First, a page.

Bloomberg News

Sovereign Bond Risk Rises After Greek Default Swaps Triggered

March 12, 2012

ISDA’s determinations committee meets again today to prepare for an auction to settle Greek swaps. Photographer: Kostas Tsironis/Bloomberg

ISDA’s determinations committee meets again today to prepare for an auction to settle Greek swaps. Photographer: Kostas Tsironis/Bloomberg

The cost of insuring against default on European sovereign bonds rose to the highest in eight weeks after the declaration of a credit event triggering $3.2 billion of Greek debt protection contracts.

The Markit iTraxx SovX Western Europe Index of credit- default swaps on 15 governments rose four basis points to 355 at 11 a.m. in London, the highest since Jan. 18. An increase signals deterioration in perceptions of credit quality.

Investors are betting against Europe’s other troubled economies after the International Swaps & Derivatives Association’s ruling bolstered confidence in the market for hedging sovereign bond holdings. ISDA’s determinations committee meets again today to prepare for an auction to settle Greek swaps.

“From the point of view of CDS as a product, it’s definitely a relief,” said Teo Lasarte, a credit strategist at Bank of America Merrill Lynch in London. “The focus is now shifting to recovery.”

The viability of default swaps as a hedge for about $257 billion of government debt was questioned after the effective subordination of private investors to the European Central Bank failed to trigger a credit event. Greece’s use of collective action clauses to force losses on bondholders who didn’t volunteer to participate in its debt restructuring caused the event, ISDA’s determinations committee ruled.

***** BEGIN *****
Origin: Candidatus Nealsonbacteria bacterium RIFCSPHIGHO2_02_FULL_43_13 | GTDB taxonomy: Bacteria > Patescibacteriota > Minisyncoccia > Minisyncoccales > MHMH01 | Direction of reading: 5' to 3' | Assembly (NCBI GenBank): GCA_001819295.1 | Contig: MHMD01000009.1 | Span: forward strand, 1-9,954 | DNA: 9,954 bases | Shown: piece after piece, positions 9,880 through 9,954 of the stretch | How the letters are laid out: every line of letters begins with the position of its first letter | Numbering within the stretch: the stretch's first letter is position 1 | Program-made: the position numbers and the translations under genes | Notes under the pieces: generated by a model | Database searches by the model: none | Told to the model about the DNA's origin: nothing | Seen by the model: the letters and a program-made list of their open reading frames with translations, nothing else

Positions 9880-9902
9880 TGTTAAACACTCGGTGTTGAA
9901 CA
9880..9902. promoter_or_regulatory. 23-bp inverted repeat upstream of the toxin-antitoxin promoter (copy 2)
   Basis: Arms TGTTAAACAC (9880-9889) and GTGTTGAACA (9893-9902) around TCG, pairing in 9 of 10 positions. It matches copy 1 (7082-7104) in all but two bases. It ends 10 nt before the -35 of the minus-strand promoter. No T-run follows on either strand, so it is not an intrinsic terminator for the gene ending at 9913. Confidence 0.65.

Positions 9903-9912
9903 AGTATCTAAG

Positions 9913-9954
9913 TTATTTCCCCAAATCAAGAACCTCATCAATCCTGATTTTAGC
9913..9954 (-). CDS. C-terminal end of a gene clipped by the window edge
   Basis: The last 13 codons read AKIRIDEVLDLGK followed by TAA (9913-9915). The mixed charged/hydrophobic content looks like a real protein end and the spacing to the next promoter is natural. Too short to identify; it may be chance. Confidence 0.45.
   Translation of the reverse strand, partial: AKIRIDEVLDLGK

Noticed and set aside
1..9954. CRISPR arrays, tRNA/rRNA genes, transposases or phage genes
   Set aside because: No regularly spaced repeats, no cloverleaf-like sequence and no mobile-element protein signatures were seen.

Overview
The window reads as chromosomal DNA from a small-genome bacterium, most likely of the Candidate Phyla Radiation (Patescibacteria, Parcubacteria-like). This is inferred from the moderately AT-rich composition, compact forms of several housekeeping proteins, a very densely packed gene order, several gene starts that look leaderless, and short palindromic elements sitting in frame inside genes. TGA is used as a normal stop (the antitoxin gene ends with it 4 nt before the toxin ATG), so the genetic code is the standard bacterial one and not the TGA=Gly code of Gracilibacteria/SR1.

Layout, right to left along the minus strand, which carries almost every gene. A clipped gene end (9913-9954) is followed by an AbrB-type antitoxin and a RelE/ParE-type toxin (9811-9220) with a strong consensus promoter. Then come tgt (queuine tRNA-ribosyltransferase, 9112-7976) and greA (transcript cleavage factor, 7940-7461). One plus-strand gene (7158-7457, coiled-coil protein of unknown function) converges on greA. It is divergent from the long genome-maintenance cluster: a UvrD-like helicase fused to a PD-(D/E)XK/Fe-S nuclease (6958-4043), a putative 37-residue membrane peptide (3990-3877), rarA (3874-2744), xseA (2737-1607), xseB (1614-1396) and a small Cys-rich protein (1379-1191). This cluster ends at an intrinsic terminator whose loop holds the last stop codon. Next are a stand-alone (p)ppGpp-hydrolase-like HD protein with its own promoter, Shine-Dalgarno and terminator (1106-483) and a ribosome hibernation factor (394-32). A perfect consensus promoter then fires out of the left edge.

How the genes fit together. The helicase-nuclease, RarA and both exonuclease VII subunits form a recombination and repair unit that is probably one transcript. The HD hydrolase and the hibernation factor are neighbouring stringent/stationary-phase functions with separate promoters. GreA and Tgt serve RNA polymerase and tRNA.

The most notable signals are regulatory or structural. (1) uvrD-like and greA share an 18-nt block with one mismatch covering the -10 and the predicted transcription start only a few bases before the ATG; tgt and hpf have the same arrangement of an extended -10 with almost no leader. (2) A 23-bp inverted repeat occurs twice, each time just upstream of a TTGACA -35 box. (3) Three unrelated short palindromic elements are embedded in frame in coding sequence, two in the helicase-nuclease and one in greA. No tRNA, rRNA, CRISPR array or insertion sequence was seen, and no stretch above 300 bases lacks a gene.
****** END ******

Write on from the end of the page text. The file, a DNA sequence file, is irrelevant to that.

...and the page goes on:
Boxes Ticked

“Hopefully people will see that the DC will trigger a credit event when it can tick all the boxes,” said David Geen, ISDA’s general counsel in London. “Hopefully that will give people confidence the product works.”

Traders are holding an auction, which will set a recovery value on the underlying bonds, on March 19 to “maximize” the number of securities that can be used to set payout amounts, ISDA said in a March 9 statement. Greece extended its exchange offer to holders of non-Greek law bonds to March 23.

“It was always likely that CDS would trigger,” said Elisabeth Afseth, a strategist at Investec Bank Plc in London. “Confirmation may be giving bit of confidence that CDS is still useful as a hedge, and you could see the reason someone might want to protect the likes of Portugal on the back of that.”

The cost of insuring corporate and financial debt was little changed today, according to BNP Paribas SA. Contracts on the Markit iTraxx Crossover Index of 50 companies with mostly high-yield credit ratings climbed 0.5 basis points to 582.5. The Markit iTraxx Europe Index of 125 companies with investment- grade ratings rose 0.5 basis points to 133.5 basis points.

The Markit iTraxx Financial Index linked to senior debt of 25 banks and insurers rose one basis point to 213 and the subordinated index climbed two to 357.

“The market is taking it in stride,” said Harpreet Parhar, a strategist at Credit Agricole SA in London. “The sovereign crisis isn’t over.”

A basis point on a credit-default swap protecting 10 million euros ($13.1 million) of debt from default for five years is equivalent to 1,000 euros a year. Swaps pay the buyer face value in exchange for the underlying securities or the cash equivalent should a borrower fail to adhere to its debt agreements.

To contact the reporter on this story: Abigail Moses in London at Amoses5@bloomberg.net

To contact the editor responsible for this story: Paul Armstrong at Parmstrong10@bloomberg.net


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